Is Your Rent Control Landlord Trying to Force You Out?

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Is Your Rent Control Landlord Trying to Force You Out?

Oh My Apartment · Jul 28, 2008

As a general rule, landlords aren’t exactly in favor of rent controls. There are plenty of tactics they use to work around rent controls, including trying to force out current tenants so that the landlord can adjust the rent to market rates, thereby leasing to higher-paying renters.

If you feel that your landlord might be trying such a scheme on you, you need to learn your rights in the matter.

Your rights as a renter are different depending on which state you live in. The OhMyApartment Renter’s Resources page is divided by state, giving you links to information on your rights in each state.

You also need to recognize warning signs that your landlord is encouraging to you to move out, aside from obvious threats and coercion. Some landlords employ subtle techniques, but just because they are quiet about it doesn’t mean that you can’t protect yourself.

Darren Stern, a landlord who owned many rental properties through California-based Landmark Equity Management Inc., tried to convince tenants in rent-controlled properties to move out. He refused to make repairs to the point of criminal negligence, lied to tenants and illegally raised rents. Stern used a number of tactics against his tenants for over six years. It took tenants who knew their rights to bring his actions to the attention of the San Fernando Valley city attorney, who finally brought Stern to justice.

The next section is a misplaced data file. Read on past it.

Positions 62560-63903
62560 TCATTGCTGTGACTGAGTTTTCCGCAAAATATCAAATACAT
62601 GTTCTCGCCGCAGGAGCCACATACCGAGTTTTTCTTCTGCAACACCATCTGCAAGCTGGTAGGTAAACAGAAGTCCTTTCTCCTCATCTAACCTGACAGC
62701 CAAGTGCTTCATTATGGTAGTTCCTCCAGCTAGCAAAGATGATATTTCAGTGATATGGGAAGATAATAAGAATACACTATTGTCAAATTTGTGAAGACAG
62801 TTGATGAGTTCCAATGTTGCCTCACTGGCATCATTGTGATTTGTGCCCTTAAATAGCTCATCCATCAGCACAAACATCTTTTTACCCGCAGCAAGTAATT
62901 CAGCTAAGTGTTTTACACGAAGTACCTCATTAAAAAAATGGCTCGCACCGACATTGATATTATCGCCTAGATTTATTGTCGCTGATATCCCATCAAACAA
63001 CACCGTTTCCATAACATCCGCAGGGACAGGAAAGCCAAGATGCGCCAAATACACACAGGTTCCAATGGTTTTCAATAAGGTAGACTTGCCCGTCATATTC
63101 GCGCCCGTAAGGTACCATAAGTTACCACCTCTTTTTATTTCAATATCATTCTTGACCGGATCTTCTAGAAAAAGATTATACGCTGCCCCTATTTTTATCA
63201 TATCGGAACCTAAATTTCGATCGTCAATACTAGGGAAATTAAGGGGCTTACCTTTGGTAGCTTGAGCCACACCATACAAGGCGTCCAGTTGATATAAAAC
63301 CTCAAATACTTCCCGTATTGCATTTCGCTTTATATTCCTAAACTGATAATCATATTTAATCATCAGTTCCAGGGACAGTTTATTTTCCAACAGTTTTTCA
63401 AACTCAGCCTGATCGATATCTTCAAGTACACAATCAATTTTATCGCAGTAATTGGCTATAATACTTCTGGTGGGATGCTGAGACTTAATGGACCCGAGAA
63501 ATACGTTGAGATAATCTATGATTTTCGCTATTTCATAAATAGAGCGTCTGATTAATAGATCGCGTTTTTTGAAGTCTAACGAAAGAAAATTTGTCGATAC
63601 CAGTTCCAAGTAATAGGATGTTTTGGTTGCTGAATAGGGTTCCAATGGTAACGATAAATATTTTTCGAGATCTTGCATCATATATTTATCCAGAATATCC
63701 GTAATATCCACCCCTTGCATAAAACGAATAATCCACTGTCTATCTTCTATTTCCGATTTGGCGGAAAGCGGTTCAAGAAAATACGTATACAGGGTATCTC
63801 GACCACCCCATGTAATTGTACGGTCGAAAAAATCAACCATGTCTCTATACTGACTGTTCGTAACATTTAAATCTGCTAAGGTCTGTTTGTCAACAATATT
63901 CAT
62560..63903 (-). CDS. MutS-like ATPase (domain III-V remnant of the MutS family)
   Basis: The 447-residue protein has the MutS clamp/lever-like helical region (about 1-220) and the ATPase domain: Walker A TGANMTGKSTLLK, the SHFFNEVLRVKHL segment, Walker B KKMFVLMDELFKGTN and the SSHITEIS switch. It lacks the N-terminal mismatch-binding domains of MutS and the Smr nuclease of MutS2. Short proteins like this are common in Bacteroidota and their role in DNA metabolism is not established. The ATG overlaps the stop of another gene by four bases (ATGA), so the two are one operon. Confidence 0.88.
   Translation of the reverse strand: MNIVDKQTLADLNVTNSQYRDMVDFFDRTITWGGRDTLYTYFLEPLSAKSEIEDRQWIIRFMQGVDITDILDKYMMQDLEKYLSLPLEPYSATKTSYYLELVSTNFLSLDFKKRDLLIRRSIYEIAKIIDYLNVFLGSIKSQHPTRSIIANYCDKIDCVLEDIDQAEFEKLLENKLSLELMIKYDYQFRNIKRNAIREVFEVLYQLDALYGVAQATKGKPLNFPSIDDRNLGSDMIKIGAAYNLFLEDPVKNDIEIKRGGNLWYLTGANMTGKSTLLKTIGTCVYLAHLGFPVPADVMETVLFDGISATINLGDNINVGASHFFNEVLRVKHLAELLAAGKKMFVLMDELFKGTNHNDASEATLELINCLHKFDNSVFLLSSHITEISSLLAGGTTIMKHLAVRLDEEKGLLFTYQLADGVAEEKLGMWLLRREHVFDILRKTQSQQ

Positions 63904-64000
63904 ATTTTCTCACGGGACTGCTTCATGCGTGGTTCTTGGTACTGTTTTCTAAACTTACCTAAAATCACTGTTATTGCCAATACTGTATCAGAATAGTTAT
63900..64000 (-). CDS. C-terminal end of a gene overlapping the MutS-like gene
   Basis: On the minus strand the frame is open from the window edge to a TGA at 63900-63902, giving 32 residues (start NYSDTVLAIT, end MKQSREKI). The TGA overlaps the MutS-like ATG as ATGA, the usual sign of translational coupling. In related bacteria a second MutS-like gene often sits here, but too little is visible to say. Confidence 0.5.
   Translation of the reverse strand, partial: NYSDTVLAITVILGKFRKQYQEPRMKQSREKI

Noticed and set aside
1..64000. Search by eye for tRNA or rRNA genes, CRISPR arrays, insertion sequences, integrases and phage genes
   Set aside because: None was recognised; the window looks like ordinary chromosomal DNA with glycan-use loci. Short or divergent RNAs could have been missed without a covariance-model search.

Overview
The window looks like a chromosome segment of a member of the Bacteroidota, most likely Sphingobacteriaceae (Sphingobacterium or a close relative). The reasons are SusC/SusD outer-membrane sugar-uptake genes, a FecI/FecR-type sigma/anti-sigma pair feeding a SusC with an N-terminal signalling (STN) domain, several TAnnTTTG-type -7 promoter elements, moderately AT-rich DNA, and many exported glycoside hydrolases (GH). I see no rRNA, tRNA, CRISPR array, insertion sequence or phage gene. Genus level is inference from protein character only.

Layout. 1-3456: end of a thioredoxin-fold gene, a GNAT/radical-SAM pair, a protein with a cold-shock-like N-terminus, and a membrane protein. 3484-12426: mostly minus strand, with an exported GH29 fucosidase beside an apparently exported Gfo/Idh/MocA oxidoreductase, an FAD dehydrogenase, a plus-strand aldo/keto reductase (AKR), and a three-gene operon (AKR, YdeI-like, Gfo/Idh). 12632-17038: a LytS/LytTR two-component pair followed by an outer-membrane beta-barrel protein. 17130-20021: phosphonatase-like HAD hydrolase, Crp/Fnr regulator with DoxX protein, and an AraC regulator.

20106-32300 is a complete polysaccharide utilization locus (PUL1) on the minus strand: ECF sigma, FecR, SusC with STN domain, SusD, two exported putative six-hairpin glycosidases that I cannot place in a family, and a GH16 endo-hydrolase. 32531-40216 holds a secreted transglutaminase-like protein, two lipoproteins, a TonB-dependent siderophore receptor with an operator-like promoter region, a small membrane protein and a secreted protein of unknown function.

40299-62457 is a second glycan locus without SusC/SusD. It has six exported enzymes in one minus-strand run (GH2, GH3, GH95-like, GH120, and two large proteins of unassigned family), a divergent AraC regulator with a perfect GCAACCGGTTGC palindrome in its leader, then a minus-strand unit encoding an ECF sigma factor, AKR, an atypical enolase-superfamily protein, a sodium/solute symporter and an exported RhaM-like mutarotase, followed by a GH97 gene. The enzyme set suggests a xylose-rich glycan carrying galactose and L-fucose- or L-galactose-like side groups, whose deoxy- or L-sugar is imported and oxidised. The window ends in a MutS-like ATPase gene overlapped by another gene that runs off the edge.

If you’re facing unfair eviction from a rent-controlled apartment–or even some form of coercion to convince you to leave on your own–it may be hard to prove. Do your best to document any instances of coercion or threats; even something as simple as writing down dates can be helpful in the long run. Furthermore, you can insist that your landlord do things by the books if he’s actually trying to evict you.

Some unscrupulous landlords might inform you that you’re being evicted, but skip the paperwork. In areas with rent-controlled housing, like New York City, a landlord must complete a specific form before carrying out an eviction on a rent-controlled apartment. In NYC, the form is called an “Owner’s Application for Order Granting Approval to Refuse Renewal of Lease and/or to Proceed for Eviction for Owner Occupancy.” Even if it’s granted, your landlord will need to go to court to evict you, giving you the opportunity to prove that it is an unfair eviction.

Just remember that as a tenant, you have rights.

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